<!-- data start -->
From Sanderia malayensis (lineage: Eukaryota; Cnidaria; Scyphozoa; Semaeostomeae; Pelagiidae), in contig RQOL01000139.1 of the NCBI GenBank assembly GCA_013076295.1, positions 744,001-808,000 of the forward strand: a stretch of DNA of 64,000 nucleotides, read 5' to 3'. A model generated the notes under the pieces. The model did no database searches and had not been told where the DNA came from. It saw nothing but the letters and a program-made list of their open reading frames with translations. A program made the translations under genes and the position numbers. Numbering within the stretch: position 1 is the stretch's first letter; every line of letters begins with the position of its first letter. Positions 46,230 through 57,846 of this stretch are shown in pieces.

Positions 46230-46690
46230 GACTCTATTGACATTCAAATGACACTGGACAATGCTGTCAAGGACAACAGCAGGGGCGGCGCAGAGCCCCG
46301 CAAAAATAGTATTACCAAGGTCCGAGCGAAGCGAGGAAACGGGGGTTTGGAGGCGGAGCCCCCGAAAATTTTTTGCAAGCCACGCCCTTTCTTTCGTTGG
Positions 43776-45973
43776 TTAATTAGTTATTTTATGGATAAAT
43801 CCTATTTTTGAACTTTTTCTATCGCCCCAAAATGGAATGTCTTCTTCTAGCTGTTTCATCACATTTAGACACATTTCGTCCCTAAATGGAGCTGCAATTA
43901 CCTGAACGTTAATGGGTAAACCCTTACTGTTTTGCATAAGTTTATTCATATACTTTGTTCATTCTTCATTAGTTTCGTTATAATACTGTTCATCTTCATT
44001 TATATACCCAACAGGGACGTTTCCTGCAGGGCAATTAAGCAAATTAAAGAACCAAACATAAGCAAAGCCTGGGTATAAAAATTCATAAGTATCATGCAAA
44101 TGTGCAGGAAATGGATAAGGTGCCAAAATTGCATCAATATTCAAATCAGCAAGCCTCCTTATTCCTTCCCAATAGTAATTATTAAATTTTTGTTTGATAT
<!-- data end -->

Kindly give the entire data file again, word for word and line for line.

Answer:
From Sanderia malayensis (lineage: Eukaryota; Cnidaria; Scyphozoa; Semaeostomeae; Pelagiidae), in contig RQOL01000139.1 of the NCBI GenBank assembly GCA_013076295.1, positions 744,001-808,000 of the forward strand: a stretch of DNA of 64,000 nucleotides, read 5' to 3'. A model generated the notes under the pieces. The model did no database searches and had not been told where the DNA came from. It saw nothing but the letters and a program-made list of their open reading frames with translations. A program made the translations under genes and the position numbers. Numbering within the stretch: position 1 is the stretch's first letter; every line of letters begins with the position of its first letter. Positions 46,230 through 57,846 of this stretch are shown in pieces.

Positions 46230-46690
46230 GACTCTATTGACATTCAAATGACACTGGACAATGCTGTCAAGGACAACAGCAGGGGCGGCGCAGAGCCCCG
46301 CAAAAATAGTATTACCAAGGTCCGAGCGAAGCGAGGAAACGGGGGTTTGGAGGCGGAGCCCCCGAAAATTTTTTGCAAGCCACGCCCTTTCTTTCGTTGG
Positions 43776-45973
43776 TTAATTAGTTATTTTATGGATAAAT
43801 CCTATTTTTGAACTTTTTCTATCGCCCCAAAATGGAATGTCTTCTTCTAGCTGTTTCATCACATTTAGACACATTTCGTCCCTAAATGGAGCTGCAATTA
43901 CCTGAACGTTAATGGGTAAACCCTTACTGTTTTGCATAAGTTTATTCATATACTTTGTTCATTCTTCATTAGTTTCGTTATAATACTGTTCATCTTCATT
44001 TATATACCCAACAGGGACGTTTCCTGCAGGGCAATTAAGCAAATTAAAGAACCAAACATAAGCAAAGCCTGGGTATAAAAATTCATAAGTATCATGCAAA
44101 TGTGCAGGAAATGGATAAGGTGCCAAAATTGCATCAATATTCAAATCAGCAAGCCTCCTTATTCCTTCCCAATAGTAATTATTAAATTTTTGTTTGATAT